dpfw3607
dpfw3607
2018-09-08 07:07

为什么在Go中无法将整数添加到“已取消引用”的指针变量中?

  • types
  • pointers
已采纳

Coming from Python, I'm currently learning Go and trying to wrap my head around pointers.

I've written this code in order to understand the concept:

a := 1
b := &a
fmt.Println(b) // Shows the memory address of a
fmt.Println(*b) // Shows the value 1
*b++
fmt.Println(a) // Shows the value 2 (as expected)

I tried to play around with this code to improve my understanding. The following, however, does not work:

a := 1
b := &a
fmt.Println(b) // Shows the memory address of a
fmt.Println(*b) // Shows the value 1
b = *b + 1 // Compile error: invalid operation: b * +1 (mismatched types *int and int)
fmt.Println(a)

Apparently, *b is of type *int, while the value 1 is (obviously) of type int. However, why is it possible to increment the value of a with *b++in the first example?

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4条回答

  • douchen7555 douchen7555 3年前

    From the beginning:

    b := &a

    Here, b is of type *int, a pointer to a location in memory where value of a is stored. When you do *b, you are accessing a value from the location b pointer points to.

    When you do *b++, it stands for *b = *b + 1 and you are incrementing a value on the location b pointer points to.

    b = *b + 1 is invalid because you are trying to add *b and 1, which are both type of int, to b, which is a pointer (type of *int).

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  • duandaiqin6080 duandaiqin6080 3年前

    You are adding a *int to an int. Hence, the error. As b is a pointer to an integer, to do anything with that integer(read or write), you need to de-reference it. Below code will work as expected. That's what *b++ does internally.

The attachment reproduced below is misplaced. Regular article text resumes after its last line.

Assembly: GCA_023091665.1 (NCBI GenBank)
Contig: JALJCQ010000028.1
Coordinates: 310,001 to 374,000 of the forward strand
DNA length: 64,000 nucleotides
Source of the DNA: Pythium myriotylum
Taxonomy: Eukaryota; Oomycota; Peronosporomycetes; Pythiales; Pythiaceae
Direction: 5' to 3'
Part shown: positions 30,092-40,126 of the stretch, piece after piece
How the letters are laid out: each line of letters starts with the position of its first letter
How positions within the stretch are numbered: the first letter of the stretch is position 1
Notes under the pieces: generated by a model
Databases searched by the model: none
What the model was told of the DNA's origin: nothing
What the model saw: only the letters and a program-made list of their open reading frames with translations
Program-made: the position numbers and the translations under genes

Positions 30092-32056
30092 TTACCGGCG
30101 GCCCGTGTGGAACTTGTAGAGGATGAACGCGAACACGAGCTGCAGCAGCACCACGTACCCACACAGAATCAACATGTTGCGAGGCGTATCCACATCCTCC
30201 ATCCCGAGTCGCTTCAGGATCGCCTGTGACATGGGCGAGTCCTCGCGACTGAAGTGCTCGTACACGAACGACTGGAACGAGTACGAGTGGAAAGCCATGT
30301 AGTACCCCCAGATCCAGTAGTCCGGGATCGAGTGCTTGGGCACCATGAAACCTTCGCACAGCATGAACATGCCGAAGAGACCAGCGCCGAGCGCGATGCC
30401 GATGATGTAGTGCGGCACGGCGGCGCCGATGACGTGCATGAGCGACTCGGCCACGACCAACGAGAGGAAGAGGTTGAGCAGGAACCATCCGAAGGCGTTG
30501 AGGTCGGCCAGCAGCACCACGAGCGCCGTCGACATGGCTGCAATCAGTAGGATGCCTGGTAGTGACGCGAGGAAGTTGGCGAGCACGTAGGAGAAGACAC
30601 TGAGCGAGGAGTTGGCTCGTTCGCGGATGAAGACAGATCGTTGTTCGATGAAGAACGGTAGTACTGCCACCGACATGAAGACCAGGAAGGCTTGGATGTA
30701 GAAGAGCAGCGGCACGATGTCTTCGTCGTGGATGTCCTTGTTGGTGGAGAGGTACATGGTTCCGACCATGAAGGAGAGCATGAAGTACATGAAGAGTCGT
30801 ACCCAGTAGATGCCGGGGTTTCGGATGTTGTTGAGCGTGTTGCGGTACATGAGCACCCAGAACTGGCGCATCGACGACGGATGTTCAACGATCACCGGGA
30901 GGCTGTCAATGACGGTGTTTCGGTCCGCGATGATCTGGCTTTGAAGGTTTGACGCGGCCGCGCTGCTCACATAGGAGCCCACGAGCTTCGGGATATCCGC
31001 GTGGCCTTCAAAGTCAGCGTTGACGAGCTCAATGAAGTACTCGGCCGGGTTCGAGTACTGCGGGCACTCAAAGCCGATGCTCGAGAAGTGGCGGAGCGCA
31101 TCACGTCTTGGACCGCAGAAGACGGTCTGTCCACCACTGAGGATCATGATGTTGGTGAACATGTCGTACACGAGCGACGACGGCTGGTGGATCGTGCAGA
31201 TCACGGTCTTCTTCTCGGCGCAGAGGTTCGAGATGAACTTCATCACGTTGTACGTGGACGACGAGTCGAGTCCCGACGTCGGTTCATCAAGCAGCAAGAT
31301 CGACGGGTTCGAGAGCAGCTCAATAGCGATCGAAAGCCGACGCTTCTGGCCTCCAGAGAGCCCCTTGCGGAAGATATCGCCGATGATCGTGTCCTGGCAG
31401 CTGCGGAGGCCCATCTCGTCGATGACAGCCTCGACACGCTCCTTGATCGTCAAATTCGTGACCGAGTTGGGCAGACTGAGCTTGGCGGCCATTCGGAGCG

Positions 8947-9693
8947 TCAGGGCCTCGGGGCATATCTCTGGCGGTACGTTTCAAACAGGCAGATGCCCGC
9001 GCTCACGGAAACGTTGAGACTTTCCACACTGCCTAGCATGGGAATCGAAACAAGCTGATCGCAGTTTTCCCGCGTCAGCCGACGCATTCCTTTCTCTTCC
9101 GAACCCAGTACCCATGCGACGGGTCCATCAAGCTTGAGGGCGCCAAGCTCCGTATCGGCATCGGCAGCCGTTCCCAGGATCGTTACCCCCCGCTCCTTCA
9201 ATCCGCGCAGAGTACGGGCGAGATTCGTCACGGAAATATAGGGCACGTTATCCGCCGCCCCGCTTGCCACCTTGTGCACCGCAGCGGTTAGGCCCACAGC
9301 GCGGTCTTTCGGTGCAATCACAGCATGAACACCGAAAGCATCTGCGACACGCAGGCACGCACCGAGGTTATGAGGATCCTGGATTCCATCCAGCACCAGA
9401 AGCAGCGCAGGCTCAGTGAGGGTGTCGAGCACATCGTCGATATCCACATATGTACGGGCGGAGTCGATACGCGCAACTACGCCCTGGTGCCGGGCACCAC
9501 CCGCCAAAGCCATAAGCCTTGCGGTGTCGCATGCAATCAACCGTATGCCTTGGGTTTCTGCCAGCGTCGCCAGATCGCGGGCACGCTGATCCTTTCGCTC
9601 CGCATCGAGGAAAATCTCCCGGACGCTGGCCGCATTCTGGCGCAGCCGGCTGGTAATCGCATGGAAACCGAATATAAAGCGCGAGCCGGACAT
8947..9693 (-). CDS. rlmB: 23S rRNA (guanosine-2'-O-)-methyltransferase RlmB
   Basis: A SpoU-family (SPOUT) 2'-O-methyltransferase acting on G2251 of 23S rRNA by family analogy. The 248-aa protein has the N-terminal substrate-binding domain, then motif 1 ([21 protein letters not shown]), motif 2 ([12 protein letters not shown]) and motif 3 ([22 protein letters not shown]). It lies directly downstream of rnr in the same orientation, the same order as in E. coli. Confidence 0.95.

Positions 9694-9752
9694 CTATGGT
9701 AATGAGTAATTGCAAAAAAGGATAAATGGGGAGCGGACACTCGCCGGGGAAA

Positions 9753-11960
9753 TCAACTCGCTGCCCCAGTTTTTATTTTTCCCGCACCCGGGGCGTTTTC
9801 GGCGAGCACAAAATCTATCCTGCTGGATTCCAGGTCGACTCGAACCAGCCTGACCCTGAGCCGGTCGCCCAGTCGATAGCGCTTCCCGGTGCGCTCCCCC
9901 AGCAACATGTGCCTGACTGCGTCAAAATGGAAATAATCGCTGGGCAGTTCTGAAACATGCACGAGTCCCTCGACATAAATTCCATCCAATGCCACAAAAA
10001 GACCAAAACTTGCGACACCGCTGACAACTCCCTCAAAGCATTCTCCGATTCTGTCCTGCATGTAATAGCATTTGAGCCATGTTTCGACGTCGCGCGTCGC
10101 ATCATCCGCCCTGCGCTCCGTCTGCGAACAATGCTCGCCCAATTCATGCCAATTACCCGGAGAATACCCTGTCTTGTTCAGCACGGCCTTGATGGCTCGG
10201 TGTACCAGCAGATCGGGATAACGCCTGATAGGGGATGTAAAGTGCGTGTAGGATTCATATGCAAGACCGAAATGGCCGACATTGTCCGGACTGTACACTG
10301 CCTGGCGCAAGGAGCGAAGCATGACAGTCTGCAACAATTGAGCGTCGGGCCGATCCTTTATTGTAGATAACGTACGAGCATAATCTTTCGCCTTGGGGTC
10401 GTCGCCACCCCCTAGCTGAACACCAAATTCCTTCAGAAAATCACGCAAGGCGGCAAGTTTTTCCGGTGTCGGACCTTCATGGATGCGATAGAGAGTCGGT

package main
    
    import (
        "fmt"
    )
    
    func main() {
        a := 1
        b := &a
        fmt.Println(b)  // Shows the memory address of a
        fmt.Println(*b) // Shows the value 1
        *b = *b + 1     // No Compile error
        fmt.Println(a)  // Shows the value 2
    }
    

    Try it here: https://play.golang.org/p/2RX1CWD-AQC

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  • douyan6742 douyan6742 3年前

    Adding an integer to a dereferenced (integer) pointer variable is possible and is working in your case correctly. However, assigning this value to a pointer variable is not acceptable in Go for type safety reasons. And it is normally not needed (but there is a way to reference any given address though). Hope this clarifies it.

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  • dongxiz5342 dongxiz5342 3年前

    Why is it not possible to add an integer to a “dereferenced” pointer variable in Go?

    b is a pointer and dereferenced b is written as *b. b = *b + 1 is invalid because you're trying to convert an integer to a pointer, which is not possible even when explicitly typecasted. You'll need to instead modify the data that pointer is pointing to, not the pointer itself: *b = *b + 1.

    Take a look at the Go spec here regarding why *b++ works: https://golang.org/ref/spec

    Operator precedence

    Unary operators have the highest precedence. As the ++ and -- operators form statements, not expressions, they fall outside the operator hierarchy. As a consequence, statement *p++ is the same as (*p)++.

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